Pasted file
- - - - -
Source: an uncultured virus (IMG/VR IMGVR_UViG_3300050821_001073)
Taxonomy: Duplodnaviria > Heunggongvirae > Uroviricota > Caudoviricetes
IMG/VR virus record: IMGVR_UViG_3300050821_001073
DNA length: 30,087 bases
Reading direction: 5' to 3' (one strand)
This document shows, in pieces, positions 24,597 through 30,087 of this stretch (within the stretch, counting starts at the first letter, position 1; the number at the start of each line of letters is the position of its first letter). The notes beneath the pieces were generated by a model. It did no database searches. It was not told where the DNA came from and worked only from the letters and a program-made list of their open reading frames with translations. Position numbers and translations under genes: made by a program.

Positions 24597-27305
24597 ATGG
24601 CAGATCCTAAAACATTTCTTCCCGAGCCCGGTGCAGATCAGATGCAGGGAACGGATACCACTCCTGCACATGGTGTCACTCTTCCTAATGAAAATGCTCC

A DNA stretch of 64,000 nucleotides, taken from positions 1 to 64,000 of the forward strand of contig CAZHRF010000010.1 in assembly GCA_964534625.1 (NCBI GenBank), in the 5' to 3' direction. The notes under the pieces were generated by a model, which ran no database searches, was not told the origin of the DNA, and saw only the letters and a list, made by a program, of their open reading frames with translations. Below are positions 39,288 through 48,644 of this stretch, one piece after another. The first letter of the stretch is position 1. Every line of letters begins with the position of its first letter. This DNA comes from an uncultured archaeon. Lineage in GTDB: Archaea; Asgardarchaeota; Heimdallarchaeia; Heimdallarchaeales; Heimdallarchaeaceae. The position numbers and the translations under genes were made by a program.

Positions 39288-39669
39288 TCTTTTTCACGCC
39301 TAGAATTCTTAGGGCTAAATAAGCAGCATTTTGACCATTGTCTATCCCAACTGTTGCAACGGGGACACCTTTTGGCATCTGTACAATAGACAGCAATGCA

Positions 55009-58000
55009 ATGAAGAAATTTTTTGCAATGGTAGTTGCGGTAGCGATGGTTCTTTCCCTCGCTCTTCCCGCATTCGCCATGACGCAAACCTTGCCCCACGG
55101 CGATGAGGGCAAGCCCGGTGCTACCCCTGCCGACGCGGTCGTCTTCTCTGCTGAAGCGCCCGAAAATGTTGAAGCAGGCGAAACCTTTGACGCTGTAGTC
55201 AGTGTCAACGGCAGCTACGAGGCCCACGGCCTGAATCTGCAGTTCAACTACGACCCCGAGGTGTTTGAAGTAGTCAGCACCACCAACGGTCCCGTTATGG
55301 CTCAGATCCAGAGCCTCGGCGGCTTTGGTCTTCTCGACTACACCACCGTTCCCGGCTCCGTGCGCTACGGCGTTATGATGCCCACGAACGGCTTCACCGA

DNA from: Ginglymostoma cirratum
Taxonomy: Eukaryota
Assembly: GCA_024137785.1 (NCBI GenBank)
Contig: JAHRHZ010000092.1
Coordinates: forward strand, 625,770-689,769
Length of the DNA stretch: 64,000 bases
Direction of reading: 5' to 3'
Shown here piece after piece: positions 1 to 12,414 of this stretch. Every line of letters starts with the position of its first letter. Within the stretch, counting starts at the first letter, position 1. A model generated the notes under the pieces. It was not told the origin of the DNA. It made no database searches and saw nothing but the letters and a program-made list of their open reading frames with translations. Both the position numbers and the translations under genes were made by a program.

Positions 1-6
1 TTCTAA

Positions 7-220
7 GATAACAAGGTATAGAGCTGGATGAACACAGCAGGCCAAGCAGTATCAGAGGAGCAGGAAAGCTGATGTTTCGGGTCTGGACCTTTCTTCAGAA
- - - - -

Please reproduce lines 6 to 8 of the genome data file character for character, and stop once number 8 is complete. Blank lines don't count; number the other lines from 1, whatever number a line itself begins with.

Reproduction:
This document shows, in pieces, positions 24,597 through 30,087 of this stretch (within the stretch, counting starts at the first letter, position 1; the number at the start of each line of letters is the position of its first letter). The notes beneath the pieces were generated by a model. It did no database searches. It was not told where the DNA came from and worked only from the letters and a program-made list of their open reading frames with translations. Position numbers and translations under genes: made by a program.

Positions 24597-27305
24597 ATGG